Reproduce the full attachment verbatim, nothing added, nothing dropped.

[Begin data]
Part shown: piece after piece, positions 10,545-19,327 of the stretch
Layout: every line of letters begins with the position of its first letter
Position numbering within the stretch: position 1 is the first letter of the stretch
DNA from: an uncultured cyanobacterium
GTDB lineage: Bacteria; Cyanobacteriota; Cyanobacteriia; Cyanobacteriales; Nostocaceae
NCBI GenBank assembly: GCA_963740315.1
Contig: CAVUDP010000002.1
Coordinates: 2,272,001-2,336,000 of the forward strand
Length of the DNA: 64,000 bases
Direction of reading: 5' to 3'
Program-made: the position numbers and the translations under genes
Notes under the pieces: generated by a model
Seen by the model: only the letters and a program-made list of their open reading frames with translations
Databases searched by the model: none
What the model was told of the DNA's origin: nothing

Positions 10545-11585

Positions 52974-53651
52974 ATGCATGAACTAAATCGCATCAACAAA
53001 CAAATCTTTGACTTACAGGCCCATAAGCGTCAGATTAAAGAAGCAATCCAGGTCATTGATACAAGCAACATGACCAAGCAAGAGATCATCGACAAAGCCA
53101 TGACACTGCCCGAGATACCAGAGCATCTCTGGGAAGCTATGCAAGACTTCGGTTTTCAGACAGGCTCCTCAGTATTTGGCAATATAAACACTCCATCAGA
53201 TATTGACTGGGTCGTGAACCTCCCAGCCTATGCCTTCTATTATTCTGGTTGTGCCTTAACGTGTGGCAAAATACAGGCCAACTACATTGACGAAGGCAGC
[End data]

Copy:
Part shown: piece after piece, positions 10,545-19,327 of the stretch
Layout: every line of letters begins with the position of its first letter
Position numbering within the stretch: position 1 is the first letter of the stretch
DNA from: an uncultured cyanobacterium
GTDB lineage: Bacteria; Cyanobacteriota; Cyanobacteriia; Cyanobacteriales; Nostocaceae
NCBI GenBank assembly: GCA_963740315.1
Contig: CAVUDP010000002.1
Coordinates: 2,272,001-2,336,000 of the forward strand
Length of the DNA: 64,000 bases
Direction of reading: 5' to 3'
Program-made: the position numbers and the translations under genes
Notes under the pieces: generated by a model
Seen by the model: only the letters and a program-made list of their open reading frames with translations
Databases searched by the model: none
What the model was told of the DNA's origin: nothing

Positions 10545-11585

Positions 52974-53651
52974 ATGCATGAACTAAATCGCATCAACAAA
53001 CAAATCTTTGACTTACAGGCCCATAAGCGTCAGATTAAAGAAGCAATCCAGGTCATTGATACAAGCAACATGACCAAGCAAGAGATCATCGACAAAGCCA
53101 TGACACTGCCCGAGATACCAGAGCATCTCTGGGAAGCTATGCAAGACTTCGGTTTTCAGACAGGCTCCTCAGTATTTGGCAATATAAACACTCCATCAGA
53201 TATTGACTGGGTCGTGAACCTCCCAGCCTATGCCTTCTATTATTCTGGTTGTGCCTTAACGTGTGGCAAAATACAGGCCAACTACATTGACGAAGGCAGC